Shopify & Embedded Finance, Part 1: Analyzing Shop Pay's Flywheel
Shopify is becoming a fintech behemoth for consumers and businesses alike.
This week’s issue is presented by Privacy.com, a consumer and B2B fintech startup. Privacy.com recently unveiled its card issuing API for all developers recently—making it easier and simpler for non-fintech developers to start issuing their own virtual or physical debit cards. While other card issuing platforms have a ton of red tape before you can start playing around with their API, Privacy.com’s API docs are publicly available and the company has prioritized transparent pricing to find a structure that works for you. Check out Privacy.com’s new API at the link below, and if you’re interested in an intro to learn more, email email@example.com for an intro!
Shopify is the epitome of the embedded finance theory that’s been all the rage over the last year and a half in fintech. A ton of people smarter than me have written about this extensively over the past few months: Andreessen Horowitz’s Angela Strange, Bain Capital Ventures’ Matt Harris, and Google’s (and Petal Card’s ex-head of strategy) Nik Milonovic in particular.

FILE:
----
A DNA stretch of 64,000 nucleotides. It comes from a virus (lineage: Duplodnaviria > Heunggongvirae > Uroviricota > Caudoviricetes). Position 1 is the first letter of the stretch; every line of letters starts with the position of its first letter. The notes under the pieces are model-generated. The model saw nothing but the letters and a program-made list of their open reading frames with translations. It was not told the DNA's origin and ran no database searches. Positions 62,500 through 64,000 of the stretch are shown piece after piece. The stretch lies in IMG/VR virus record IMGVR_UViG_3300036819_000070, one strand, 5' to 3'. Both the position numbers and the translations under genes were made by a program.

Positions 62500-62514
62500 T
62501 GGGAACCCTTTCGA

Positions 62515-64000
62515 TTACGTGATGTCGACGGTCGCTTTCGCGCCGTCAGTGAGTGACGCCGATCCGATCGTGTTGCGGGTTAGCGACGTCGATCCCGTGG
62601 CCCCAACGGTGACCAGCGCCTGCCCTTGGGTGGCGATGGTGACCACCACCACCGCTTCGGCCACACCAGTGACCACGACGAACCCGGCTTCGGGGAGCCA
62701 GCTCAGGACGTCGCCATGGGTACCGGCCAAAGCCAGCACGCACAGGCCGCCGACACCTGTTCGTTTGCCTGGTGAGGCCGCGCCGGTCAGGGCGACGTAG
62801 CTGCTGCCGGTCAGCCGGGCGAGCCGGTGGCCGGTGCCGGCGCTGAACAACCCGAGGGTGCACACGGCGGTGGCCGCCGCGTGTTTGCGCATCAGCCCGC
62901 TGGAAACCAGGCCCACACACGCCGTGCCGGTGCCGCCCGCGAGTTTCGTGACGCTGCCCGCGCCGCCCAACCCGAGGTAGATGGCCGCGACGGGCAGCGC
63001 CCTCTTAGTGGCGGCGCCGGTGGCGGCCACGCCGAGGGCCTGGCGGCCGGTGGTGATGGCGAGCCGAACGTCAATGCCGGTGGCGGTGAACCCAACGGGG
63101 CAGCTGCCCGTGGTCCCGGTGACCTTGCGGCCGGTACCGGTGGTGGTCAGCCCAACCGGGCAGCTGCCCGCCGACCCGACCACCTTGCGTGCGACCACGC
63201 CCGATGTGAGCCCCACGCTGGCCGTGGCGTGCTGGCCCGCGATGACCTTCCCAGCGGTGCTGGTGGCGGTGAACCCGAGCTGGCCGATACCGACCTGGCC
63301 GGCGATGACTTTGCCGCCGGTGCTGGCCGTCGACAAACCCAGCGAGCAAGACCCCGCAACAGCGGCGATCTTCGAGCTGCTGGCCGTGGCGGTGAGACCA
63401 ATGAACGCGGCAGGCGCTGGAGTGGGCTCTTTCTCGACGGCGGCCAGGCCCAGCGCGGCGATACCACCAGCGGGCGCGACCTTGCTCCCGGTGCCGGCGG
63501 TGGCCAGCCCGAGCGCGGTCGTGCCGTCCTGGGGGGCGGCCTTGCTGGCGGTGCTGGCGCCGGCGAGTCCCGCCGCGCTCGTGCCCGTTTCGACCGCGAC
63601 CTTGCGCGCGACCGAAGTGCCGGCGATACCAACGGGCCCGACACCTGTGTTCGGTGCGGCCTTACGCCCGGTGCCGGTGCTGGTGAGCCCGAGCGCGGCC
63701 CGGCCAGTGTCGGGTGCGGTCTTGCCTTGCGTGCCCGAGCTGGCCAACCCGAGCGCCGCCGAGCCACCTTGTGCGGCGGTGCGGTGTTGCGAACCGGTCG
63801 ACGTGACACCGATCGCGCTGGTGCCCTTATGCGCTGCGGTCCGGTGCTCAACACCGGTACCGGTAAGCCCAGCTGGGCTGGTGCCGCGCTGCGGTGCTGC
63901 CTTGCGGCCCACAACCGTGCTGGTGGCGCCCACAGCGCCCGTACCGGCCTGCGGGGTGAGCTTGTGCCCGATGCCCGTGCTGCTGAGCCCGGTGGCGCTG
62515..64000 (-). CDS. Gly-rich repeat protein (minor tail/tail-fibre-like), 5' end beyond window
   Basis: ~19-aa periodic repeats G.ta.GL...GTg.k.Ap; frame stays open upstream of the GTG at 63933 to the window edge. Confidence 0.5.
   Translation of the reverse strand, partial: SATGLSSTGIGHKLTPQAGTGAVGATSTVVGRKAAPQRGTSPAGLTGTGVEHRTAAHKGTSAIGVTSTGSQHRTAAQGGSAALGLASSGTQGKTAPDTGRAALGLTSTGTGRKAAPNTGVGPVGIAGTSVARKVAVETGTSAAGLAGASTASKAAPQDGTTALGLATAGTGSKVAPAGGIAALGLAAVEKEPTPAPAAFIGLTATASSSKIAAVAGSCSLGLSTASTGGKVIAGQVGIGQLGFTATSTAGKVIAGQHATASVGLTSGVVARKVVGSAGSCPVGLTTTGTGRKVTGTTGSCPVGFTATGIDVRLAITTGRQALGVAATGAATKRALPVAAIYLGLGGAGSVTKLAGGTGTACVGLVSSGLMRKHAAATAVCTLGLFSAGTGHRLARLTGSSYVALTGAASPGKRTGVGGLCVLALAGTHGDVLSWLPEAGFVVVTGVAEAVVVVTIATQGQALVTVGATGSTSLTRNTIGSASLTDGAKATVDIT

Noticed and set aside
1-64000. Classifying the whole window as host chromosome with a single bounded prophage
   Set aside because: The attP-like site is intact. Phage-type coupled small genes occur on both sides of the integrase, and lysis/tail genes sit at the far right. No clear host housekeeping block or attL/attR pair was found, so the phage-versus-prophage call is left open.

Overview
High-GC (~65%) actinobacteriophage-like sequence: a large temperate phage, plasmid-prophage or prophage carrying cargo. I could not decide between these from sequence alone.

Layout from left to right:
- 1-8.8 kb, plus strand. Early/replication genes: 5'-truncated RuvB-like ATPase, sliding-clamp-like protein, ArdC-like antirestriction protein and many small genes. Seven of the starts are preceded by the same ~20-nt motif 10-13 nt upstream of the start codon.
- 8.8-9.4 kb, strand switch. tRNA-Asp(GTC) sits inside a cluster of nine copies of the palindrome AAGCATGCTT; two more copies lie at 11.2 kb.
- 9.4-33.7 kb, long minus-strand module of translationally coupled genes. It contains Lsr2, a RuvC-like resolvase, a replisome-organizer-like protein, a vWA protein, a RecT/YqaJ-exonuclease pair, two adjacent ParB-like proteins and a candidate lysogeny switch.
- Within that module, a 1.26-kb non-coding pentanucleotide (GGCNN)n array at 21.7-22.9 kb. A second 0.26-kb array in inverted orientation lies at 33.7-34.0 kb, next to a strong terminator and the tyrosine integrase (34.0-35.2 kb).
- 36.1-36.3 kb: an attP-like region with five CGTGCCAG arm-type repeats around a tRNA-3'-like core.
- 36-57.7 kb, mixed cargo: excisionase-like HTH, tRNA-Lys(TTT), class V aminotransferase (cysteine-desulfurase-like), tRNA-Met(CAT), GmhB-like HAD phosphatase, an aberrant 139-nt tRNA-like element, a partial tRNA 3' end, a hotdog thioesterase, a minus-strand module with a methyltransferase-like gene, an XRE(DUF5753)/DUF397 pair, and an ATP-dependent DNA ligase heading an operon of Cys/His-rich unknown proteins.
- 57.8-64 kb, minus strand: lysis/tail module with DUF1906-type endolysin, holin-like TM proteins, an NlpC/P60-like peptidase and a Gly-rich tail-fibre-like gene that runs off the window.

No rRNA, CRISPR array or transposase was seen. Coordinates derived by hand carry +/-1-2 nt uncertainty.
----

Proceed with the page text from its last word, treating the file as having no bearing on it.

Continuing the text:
I’d like to focus on Shopify. Due to the unique aspects around their business, Shopify could have a massive impact on financial services and fintech simply by embedding finance capabilities into their existing platform.
Before we dive in, we gotta answer a core question: what is embedded finance?